FFMpeg is an extremely powerful tool for converting video from one format into another format.  All major codecs are supported, and even a lot of more obscure ones.  Unfortunately, the only way to use this tool directly is by typing in commands on the command line. 

To enter commands, you need to start a "Terminal" program.  In Ubuntu you can get to it by going to Applications -> Accessories -> Terminal.

Once there, you can type commands to run programs.  (Two important, but non ffmpeg-related commands: ls - lists out all the files in the directory you are currently in, and "cd" - changes the directory for example type "cd Downloads" from your home directory to get into the Downloads directory.  Your prompt will show your the current directory, the tilde "~" means your home directory /home/username/)

The first two things you can do with FFmpeg are to list out the formats and codecs that this copy supports.  This may change based on what is installed on your computer, so it is best to check these before running a command, to make sure you have the correct support available.
To list all container formats type: ffmpeg -formats
To list all codecs type: ffmpeg -codecs

To convert a video, simply run the command "ffmpeg" with four additional parts:
ffmpeg [input] [video options] [audio options] [output]

The input part is composed of a "-i" and the name of the video you have that you want to convert to something else.  You could have more than one of these input files (each one gets its own "-i") if for example you have a video with an audio track in a seperate file.
ffmpeg -i InputVideo.mpg ...[video options] [audio options] [output]
ffmpeg -i InputVideoTrack.mpg -i InputAudioTrack.wav ...[video options] [audio options] [output]

The video options are where you specify the codec (with the "-vcodec" option) and bit-rate (with the "-b" option). In addition you can specify a video preset ("-preset") which x264 encoding won't run without (some easy presets: slow, medium, fast), and you can specify a size ("-s") with either a standard size reference or the format WIDTHxHEIGHT.
ffmpeg [input] -vcodec mpeg2 -b 3000k ...[audio options] [output]
ffmpeg [input] -vcodec libtheora -b 3000k ...[audio options] [output]
ffmpeg [input] -vcodec libx264 -preset medium -b 3000k ...[audio options] [output]
ffmpeg [input] -vcodec mpeg2 -b 3000k -s hd480 ...[audio options] [output]
ffmpeg [input] -vcodec mpeg2 -b 3000k -s vga ...[audio options] [output]
ffmpeg [input] -vcodec mpeg2 -b 3000k -s 1280x720 ...[audio options] [output]

The audio options are where you specify the audio codec ("-acodec") and bit-rate ("-ab").  It is also possible to specify no audio ("-an") to get only video in the output file.
ffmpeg [input] [video options] -acodec flac ...[output]
ffmpeg [input] [video options] -acodec libmp3lame -ab 256k ...[output]
ffmpeg [input] [video options] -acodec libvorbis -ab 192k ...[output]
ffmpeg [input] [video options] -acodec libfaac -ab 192k ...[output]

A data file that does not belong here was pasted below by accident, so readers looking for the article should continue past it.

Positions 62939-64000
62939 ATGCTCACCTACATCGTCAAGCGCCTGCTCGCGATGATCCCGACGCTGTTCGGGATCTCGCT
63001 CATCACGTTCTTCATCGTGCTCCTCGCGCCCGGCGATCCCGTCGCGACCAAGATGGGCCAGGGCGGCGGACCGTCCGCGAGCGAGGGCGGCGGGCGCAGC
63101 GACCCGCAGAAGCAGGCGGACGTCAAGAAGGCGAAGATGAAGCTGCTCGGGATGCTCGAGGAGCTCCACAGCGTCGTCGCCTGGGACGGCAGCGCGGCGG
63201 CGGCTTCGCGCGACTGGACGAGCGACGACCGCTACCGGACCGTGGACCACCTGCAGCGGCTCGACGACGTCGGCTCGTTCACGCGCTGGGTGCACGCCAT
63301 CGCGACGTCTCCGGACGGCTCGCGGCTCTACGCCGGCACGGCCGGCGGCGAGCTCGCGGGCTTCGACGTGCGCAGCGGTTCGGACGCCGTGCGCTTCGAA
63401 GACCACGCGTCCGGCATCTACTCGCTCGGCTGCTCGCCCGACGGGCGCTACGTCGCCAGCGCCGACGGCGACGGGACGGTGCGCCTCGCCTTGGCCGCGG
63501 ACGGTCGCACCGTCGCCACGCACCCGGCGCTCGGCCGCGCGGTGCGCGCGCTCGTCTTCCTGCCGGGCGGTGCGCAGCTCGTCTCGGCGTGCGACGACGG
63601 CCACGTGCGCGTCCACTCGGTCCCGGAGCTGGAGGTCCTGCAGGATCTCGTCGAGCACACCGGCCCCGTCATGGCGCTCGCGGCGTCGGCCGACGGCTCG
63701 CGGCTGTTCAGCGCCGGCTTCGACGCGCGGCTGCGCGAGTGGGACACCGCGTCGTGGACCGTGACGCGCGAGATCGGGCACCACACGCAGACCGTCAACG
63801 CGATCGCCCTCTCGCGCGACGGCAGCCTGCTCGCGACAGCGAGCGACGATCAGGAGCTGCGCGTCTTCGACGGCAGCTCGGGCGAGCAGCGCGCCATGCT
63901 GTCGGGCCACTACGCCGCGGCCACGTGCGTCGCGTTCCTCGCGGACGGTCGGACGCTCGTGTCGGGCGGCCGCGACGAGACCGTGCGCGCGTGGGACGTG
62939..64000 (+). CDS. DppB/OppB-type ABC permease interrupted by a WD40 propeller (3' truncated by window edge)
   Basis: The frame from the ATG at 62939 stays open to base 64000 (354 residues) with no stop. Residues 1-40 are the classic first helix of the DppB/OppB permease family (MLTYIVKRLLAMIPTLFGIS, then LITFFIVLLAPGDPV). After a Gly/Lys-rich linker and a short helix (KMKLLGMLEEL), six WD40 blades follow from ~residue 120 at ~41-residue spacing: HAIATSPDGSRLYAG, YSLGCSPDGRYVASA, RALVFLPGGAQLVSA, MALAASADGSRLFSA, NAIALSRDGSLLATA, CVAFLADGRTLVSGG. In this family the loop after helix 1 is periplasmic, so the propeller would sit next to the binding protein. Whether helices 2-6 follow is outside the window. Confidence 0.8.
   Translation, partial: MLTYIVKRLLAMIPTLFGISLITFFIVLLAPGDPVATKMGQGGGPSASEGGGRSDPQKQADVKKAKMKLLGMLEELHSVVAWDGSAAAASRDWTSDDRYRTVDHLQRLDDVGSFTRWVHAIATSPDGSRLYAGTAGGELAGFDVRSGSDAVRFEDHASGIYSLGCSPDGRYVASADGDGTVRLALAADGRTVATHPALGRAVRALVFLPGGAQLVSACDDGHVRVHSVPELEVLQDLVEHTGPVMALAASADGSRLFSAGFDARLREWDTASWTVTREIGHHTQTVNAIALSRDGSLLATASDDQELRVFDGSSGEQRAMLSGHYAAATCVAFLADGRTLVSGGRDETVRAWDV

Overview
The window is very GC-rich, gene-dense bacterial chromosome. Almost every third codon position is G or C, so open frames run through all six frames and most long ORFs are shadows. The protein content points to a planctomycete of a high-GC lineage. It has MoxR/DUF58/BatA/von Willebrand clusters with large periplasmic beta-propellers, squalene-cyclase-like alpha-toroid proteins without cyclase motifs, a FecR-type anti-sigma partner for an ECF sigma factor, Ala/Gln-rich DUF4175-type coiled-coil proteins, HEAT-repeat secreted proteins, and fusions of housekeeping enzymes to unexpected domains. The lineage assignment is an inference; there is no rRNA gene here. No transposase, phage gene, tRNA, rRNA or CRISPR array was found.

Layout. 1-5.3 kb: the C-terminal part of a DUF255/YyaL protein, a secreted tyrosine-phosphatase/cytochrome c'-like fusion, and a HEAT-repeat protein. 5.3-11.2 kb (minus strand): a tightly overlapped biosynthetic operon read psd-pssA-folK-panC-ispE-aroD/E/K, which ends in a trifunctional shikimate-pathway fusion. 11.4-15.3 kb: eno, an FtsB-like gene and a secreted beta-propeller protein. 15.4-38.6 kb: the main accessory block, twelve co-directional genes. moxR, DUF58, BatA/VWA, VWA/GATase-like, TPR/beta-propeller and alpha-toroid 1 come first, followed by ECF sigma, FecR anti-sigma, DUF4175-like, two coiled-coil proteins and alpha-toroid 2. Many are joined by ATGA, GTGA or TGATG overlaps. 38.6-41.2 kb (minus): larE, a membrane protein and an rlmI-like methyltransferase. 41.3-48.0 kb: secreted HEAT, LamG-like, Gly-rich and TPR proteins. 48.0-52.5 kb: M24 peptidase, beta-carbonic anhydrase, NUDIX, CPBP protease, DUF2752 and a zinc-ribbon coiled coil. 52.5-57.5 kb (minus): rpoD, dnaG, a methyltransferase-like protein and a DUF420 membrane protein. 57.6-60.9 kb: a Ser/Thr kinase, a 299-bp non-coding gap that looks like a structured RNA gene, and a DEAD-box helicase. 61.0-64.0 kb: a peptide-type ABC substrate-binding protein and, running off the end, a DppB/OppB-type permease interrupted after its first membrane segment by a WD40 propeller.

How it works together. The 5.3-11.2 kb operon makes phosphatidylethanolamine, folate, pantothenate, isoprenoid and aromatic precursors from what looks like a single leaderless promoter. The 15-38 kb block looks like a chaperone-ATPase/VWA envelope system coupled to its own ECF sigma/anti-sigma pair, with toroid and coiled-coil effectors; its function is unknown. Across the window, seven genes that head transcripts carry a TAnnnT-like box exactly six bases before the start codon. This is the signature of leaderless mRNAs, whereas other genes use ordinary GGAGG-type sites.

ffmpeg [input] [video options] -an ...[output]

The output is where you specify the filename that the converted video will go into.  Usually the extension of the filename (.mkv, .mp4, .avi, etc) will allow the program to determine what format the file will be written as, however if it is ambiguous or you want to use format that isn't tied to that file extension, you can use "-f" and the format name.  (These commands will all output the video file in the same directory you are currently in.)
ffmpeg [input] [video options] [audio options] OutputVideo.mkv
ffmpeg [input] [video options] [audio options] OutputVideo.mp4
ffmpeg [input] [video options] [audio options] -f dvd OutputVideo.mpg
ffmpeg [input] [video options] [audio options] -f matroska OutputVideo.vid
ffmpeg [input] [video options] [audio options] -f mp4 OutputVideo.vid
ffmpeg [input] [video options] [audio options] -f avi OutputVideo.vid

The result could look like:
ffmpeg -i InputVideo.mpg -vcodec mpeg2 -b 3000k -s hd480 -acodec flac OutputVideo.mkv

Two Pass Encoding
It is possible to use ffmpeg for two-pass encoding.  The important part is to call it twice, once with the "-pass 1" parameter and once it finishes run it a second time with the "-pass 2" parameter.  On Ubuntu, you can do a couple additional things on the first pass to speed it up: "-an" specifies that there is no audio codec to be run.  "-f rawvideo" keeps it from trying to pack it into a special format, just to throw away.  The "-y /dev/null" specifies that the output will go into the special null file, which means that it just disappears instead of having to send data to the hard disk.  In addition when running two pass, we add the "-bt" parameter which tells the codec how much the bit-rate can change.  It will usually work well to set it the same as the bit-rate.
ffmpeg -i InputVideo.mpg -pass 1 -vcodec mpeg2 -b 3000k -bt 3000k -an -f rawvideo -y /dev/null
ffmpeg -i InputVideo.mpg -pass 2 -vcodec mpeg2 -b 3000k -bt 3000k -acodec flac OutputVideo.mkv

That's all there is to using FFMpeg, not too complicated.

Now lets do an example using FFMpeg....
ffmpeg -i sintel_clip_ffmpeg.mkv -pass 1 -vcodec libx264 -preset slow_firstpass -b 1200k -bt 1200k -an -f rawvideo -y /dev/null
ffmpeg -i sintel_clip_ffmpeg.mkv -pass 2 -vcodec libx264 -preset slow -b 1200k -bt 1200k -acodec libfaac -ab 192k output.mp4

As a bonus, we can set it up so that it can be run from a website, and the video will start to play before the download has finished:
qt-faststart output.mp4 webvid.mp4